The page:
Firstly, there are eighteen months to go until the next Scottish Parliamentary elections.  Time then, for a re-energised First Minister to lead a radical programme of action within the powers the Scottish Parliament holds to show that the SNP is more than a one trick pony.  This administration has indeed been dominated by the constitutional debate, to the extent that real scrutiny of legislation, proper challenge of change-making and indeed, the introduction of big new ideas absent from the Programme for Government has been lacking.  Eighteen months of activity would set the SNP fair for fighting the next Scottish elections to win.  Again.

Secondly, Scotland needs him.  His resignation remarks identified the indecent haste in which the Vow is unravelling – which did so much to persuade the undecideds to stick rather than twist.  And it is happening.  Boris Johnson has said today that he’s not bound by the Vow.  The Prime Minister has inserted the issue – rightly – of wider devolution across these isles into the process:  some are arguing this makes conditional new powers for Scotland on answering the long-standing West Lothian question.  Ed Miliband has resiled from his part in the deal on the flimsy basis that this now changes things.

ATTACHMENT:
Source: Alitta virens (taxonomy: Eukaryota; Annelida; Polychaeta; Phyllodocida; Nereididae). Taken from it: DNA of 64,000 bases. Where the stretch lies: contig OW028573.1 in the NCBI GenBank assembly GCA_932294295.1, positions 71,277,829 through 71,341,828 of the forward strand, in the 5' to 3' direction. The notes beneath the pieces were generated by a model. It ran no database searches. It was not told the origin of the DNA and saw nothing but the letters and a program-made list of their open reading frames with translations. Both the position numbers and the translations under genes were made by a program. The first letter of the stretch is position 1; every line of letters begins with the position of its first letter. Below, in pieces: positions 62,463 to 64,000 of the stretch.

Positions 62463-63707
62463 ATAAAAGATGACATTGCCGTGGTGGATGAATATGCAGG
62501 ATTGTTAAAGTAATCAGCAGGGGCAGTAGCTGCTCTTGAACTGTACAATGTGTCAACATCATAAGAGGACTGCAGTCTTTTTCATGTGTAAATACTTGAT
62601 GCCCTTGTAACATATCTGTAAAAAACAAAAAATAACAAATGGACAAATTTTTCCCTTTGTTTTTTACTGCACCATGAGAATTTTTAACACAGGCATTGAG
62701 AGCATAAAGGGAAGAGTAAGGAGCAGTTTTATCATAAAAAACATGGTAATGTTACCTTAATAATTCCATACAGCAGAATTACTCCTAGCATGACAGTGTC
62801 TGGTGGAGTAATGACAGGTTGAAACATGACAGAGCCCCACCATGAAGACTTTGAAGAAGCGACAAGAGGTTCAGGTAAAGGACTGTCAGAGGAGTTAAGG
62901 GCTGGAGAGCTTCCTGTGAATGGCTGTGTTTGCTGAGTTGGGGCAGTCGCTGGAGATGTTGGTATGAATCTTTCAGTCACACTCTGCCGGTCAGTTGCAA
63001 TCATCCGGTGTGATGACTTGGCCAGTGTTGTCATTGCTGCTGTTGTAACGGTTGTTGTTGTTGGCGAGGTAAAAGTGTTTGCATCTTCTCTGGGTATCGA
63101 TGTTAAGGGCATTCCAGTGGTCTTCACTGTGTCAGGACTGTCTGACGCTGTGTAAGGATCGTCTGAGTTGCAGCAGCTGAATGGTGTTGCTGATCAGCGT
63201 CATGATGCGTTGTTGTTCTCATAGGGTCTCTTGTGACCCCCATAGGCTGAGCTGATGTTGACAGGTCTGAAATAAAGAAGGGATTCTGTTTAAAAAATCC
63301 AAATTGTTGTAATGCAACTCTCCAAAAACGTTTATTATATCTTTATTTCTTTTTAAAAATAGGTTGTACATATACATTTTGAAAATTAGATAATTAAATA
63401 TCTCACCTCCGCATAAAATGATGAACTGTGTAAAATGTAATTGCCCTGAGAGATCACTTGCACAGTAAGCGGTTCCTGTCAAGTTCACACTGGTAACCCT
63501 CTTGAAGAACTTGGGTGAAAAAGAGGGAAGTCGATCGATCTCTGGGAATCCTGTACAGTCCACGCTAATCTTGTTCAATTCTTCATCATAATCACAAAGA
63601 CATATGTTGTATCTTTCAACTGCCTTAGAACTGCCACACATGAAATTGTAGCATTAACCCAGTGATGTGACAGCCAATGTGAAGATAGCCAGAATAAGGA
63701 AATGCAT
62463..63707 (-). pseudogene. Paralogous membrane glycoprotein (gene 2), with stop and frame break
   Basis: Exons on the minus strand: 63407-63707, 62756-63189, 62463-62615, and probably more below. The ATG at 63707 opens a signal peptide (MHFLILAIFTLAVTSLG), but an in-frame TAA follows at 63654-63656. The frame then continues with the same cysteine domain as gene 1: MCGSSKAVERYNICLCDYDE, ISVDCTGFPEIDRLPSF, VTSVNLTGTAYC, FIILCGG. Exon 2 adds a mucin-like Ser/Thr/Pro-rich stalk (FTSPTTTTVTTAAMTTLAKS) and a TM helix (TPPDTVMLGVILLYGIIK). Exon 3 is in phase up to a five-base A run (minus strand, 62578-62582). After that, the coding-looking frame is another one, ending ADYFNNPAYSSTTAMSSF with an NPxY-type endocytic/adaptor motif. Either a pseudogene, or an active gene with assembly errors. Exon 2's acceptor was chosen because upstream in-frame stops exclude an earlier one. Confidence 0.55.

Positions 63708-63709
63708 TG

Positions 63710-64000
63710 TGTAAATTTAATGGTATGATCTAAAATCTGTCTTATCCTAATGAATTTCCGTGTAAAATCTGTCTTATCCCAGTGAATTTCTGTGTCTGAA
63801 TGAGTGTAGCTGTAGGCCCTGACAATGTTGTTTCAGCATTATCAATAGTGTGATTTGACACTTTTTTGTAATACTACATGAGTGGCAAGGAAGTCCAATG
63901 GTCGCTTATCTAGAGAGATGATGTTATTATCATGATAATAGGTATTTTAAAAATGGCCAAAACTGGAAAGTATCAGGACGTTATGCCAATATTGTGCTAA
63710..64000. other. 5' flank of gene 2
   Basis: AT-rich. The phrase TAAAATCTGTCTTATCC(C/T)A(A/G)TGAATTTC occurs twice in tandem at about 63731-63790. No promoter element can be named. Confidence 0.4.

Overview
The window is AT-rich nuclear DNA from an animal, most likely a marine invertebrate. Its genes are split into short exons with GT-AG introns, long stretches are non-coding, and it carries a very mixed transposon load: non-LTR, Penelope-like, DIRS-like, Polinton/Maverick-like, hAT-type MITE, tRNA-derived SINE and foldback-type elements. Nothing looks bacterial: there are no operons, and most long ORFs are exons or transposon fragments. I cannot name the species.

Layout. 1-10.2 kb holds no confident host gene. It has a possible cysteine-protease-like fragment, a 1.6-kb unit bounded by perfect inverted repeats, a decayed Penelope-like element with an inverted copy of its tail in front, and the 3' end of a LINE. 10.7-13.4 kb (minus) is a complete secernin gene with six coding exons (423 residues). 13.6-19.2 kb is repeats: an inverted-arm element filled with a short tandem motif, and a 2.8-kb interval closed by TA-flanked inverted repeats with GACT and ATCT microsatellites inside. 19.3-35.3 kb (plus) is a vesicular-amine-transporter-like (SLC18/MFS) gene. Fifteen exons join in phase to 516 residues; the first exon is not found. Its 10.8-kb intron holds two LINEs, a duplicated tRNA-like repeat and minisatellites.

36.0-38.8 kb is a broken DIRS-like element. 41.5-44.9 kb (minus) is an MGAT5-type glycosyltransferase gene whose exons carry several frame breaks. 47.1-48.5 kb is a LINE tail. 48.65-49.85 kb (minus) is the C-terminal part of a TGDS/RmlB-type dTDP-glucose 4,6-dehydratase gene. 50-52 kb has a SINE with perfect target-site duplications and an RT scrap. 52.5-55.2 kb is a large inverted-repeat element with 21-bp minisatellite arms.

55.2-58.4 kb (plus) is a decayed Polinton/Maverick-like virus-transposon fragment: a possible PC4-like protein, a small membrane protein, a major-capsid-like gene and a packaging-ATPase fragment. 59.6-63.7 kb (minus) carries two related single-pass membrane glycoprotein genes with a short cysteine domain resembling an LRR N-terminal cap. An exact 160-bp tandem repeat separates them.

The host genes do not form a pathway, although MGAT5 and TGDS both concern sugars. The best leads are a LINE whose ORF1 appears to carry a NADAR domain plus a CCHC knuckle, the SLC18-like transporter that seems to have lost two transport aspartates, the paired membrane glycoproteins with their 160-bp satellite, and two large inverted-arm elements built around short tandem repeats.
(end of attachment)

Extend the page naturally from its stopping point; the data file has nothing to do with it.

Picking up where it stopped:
Already this process of new powers for Scotland is a tangled mess and it remains to be seen if anything meaningful will be delivered before the General Election.  We were promised by Gordon Brown a paper, today, setting out what those powers would be.  Time is ticking, Gordon.  And Scotland is waiting and watching.

So the First Minister is right that a careful watch on this process is required.  And who better to do it than him?  No one understands the tactics of such processes better.  No one knows how to push their buttons more effectively.  No one knows how they tick like he does.  Scotland needs him at his wily best, to hold them to account, to keep them in line, to ensure Scotland gets what we were promised.